You need a Will because a Will is the only way you have of giving personal property, land and money to the people that you choose after you have died.
A Will is an essential part of your financial, tax and succession planning. It can protect your estate from being whittled away by tax and other burdens. It can better preserve the things that you have worked so hard to leave for your children or other close relatives or friends. The process of making a Will has become more complicated as a result of increasingly complex finances and the changing nature of families. Assets such as superannuation, investment properties, managed investments and share portfolios are increasingly complex. Second marriages, often including stepchildren, and de facto relationships and the impact of family provision legislation (which widens the range of people who can challenge a Will) also add to the complexities.
You can set up alternative arrangements to come into effect if, for example, all your family are killed in the same accident. While such accidents are unlikely, they do happen.
In a Will you can organise the best possible provision for young children, a disabled person or even protect a beneficiary who may become bankrupt. If you leave orphaned children under 18, you can choose someone you know and trust to be their legal guardians. They will probably be people who have had contact with your children over the years. Appointing guardians in your Will minimises disruption and stress for your children and family.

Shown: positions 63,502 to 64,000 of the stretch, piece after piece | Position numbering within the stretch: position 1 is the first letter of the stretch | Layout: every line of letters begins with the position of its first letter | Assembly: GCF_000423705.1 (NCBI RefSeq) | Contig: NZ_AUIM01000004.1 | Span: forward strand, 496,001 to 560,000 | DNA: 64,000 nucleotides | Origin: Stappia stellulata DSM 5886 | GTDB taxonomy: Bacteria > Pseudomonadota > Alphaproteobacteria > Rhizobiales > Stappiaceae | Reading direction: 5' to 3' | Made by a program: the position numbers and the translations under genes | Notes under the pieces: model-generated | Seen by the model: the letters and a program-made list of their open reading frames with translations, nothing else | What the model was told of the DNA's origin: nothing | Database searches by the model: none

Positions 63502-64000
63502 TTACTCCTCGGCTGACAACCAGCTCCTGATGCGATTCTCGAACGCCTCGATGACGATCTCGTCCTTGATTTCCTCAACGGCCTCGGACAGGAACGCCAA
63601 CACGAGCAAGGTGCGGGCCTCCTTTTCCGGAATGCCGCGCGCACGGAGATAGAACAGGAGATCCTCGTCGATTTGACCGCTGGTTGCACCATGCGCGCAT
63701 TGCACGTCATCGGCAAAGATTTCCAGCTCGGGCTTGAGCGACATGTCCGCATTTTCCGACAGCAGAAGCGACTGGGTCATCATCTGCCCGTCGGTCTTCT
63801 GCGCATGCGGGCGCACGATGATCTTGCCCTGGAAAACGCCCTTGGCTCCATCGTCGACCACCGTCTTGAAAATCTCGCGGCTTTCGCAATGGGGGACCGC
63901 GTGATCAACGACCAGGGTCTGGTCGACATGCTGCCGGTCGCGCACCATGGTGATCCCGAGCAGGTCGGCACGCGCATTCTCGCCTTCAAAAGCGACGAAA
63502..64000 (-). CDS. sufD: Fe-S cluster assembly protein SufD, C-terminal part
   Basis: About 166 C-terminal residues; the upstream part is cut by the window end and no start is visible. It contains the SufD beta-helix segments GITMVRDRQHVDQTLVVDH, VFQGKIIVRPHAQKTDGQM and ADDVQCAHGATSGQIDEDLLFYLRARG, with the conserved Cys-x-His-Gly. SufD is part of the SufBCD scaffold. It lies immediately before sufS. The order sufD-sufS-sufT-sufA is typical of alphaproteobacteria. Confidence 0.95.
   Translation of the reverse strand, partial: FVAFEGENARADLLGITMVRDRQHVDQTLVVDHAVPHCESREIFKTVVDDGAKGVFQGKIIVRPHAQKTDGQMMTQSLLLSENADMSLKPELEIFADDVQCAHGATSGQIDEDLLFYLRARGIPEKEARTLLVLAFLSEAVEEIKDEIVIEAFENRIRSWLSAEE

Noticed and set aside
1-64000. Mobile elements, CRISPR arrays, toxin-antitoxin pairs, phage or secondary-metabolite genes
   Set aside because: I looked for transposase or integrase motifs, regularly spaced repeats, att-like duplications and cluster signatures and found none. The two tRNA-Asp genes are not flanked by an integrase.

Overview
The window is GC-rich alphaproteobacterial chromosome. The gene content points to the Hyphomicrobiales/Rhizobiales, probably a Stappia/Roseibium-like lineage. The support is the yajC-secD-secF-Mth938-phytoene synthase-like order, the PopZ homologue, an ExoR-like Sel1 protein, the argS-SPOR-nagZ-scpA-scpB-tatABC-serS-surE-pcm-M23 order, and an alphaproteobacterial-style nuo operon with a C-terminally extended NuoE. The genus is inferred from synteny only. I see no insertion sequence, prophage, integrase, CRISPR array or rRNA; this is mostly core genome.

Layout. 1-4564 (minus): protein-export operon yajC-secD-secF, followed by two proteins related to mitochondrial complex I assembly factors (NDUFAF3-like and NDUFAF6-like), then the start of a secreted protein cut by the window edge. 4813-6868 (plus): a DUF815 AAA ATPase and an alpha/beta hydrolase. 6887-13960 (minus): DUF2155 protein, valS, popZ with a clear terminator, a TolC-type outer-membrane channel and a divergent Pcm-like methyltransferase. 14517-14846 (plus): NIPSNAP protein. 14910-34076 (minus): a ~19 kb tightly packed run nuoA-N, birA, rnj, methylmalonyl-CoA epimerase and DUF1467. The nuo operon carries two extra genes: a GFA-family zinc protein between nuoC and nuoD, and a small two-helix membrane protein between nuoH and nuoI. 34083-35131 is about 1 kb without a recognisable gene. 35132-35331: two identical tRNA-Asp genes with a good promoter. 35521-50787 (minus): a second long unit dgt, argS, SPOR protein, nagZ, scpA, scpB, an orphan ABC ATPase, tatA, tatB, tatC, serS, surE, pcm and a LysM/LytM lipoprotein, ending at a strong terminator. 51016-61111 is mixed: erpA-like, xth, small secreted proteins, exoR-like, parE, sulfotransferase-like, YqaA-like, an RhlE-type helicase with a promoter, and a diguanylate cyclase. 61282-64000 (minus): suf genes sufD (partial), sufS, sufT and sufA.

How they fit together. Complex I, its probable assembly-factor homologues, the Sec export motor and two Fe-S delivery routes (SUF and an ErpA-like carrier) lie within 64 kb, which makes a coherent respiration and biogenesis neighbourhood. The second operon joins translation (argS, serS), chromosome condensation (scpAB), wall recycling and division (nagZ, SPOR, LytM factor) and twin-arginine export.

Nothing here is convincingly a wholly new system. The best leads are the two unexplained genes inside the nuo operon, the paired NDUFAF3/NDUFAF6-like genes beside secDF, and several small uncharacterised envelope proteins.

If the terms of your Will cannot be carried out, or there are no beneficiaries left, you can leave everything to one or more charities of your choice, rather than have it go to the government by default.
In your Will you can appoint people that you trust to carry out the directions in the Will. These people are the executors. It is common to appoint alternative executors in case the ones you first choose cannot perform the task. They might, for example, be dead or ill or incapacitated at the time of your death.
If you do not leave a Will, your property will be distributed according to a formula in the legislation of the State or Territory where you live. The distribution is made by the person whom the court appoints as an administrator. Those who die without a Will run a greater risk that the outcome does not work as they would have wanted, or to the satisfaction of those who are left.